"Move From Being a Mindless Lawyer To a Mindful Lawyer"
Lawyers who meditate sharpen their practices
By Stephanie West Allen, JD
This is the first of a three-part series on mindful lawyers.
Suppose you could increase your ability to prioritize and manage tasks and goals, focus on specific information and stay alert to the environment.
Would you be a better lawyer? If you said yes, you’re in luck. There’s a certain practice, written about in the mainstream media and law reviews, that can allow you to do so and is easy to master.
One Supreme Court Justice employs this practice twice a day. In classrooms of law schools, and conference rooms and offices of law firms large and small, both budding and senior lawyers are engaging in this practice in growing numbers. What is this practice that seems to be reaching the tipping point among legal practitioners of all stripes?
Change Your Brain Chemistry Through Meditation
Meditation not only increases attention, enabling you to prioritize,
Although this area of research is not new, many new, peer-reviewed scientific studies confirm the value of meditation and its byproduct, mindfulness. Even skeptics can read about its benefits, ranging from enhanced immunity to lowered blood pressure. Today, no one needs to take it on faith.
Lawyers Are Becoming More Mindful
In October 2008, lawyer, author, and founding dean of City University of New York’s Law School, Charles Halpern, one of the original and long-time proponents of meditation in the legal profession, gave two Continuing Legal Education presentations at University of Denver’s Sturm College of Law during which he stressed mindfulness.
Having led several meditation retreats for lawyers, judges, and law students, he mentioned that the idea of such retreats is “of fairly recent vintage” and he is “pleased to see the increase.” He regards the increasing numbers of meditating lawyers within the larger context of “reviving wisdom in the legal profession.”
All lawyers can reach their wisdom, he believes, by:
- “Taking time for inner work” using meditation or some other strategy
- “Aligning our work with our values”
- “Thinking about how to live our lives in balance”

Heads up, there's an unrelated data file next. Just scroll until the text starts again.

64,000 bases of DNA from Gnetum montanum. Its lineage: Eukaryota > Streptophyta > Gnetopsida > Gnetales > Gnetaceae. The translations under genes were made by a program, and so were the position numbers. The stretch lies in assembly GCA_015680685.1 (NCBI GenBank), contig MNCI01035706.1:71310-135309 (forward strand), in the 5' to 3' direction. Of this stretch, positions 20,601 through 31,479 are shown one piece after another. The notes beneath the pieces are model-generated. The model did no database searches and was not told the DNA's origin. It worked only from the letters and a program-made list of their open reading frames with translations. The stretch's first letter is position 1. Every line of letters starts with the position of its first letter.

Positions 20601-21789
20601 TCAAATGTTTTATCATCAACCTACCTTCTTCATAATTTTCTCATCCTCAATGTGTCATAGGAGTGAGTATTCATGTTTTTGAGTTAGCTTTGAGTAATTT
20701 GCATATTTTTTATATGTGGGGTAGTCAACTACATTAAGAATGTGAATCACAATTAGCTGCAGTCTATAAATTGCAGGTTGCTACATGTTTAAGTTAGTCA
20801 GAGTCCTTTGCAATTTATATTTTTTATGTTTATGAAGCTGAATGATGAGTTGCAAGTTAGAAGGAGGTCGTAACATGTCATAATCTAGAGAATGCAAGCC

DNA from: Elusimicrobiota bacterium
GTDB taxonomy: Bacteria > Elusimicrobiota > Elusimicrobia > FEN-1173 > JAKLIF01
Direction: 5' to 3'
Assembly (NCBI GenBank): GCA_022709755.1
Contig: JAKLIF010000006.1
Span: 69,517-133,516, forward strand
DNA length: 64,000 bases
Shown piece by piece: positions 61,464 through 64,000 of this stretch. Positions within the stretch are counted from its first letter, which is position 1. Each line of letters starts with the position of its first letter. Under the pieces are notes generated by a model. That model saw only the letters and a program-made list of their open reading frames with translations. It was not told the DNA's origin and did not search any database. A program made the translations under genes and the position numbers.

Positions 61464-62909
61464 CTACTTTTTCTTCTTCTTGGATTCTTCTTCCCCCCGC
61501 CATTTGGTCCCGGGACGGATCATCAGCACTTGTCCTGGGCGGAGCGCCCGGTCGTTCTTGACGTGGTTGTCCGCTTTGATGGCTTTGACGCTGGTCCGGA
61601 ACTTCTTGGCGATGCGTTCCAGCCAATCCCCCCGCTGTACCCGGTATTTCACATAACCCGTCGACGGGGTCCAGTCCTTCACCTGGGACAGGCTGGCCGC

Halpern thinks that wisdom is “vocationally relevant” because it “increases our capacity to bring full, focused awareness,” which is a key strategy to building a bond with those in our professional lives ranging from clients to judges. He also believes that the practice of wisdom is a good way to “deal with a stressful profession.”
Mindfulness is an asset for lawyers because by increasing our awareness and attention we not only build stronger bonds with others, as Halpern mentions, but we also improve our decision-making and skilled improvising. Still another fundamental element in making good decisions is also fostered by mindfulness: metacognition, the ability to think about your thinking. University of California’s Professor Philip Tetlock memorably describes metacognition as “the art of self-overhearing.” No wonder a growing number of lawyers are studying—and practicing—mindfulness and meditation.
According to Halpern, Justice Stephen Breyer meditates twice a day, each time for 15 to 20 minutes. Through this practice, Breyer has reduced his blood pressure, and feels he is better able to focus and attend to the tasks at hand. If Breyer skips meditation, Halpern added, he “suffers.” Last May, Halpern and University of Denver law professor Tamara Kuennen led a program on mindfulness and meditation at a conference of the Association of American Law Schools; they were gratified and a bit surprised to have a large number of attendees. Halpern reported “a high level of engagement and enthusiasm.”
For more information about the profession’s increased interest in mindfulness, visit Contemplative Lawyers. This ever-expanding list of resources and articles is updated frequently. Is the day coming when a mindless lawyer will be a rarity?
Next in this three-part series, we will look at how to practice meditation and mindfulness and what these practices do to the brain; visit with a lawyer who is teaching mindfulness to lawyers using novel and creative methods; and consider other practices besides meditation that can increase mindfulness.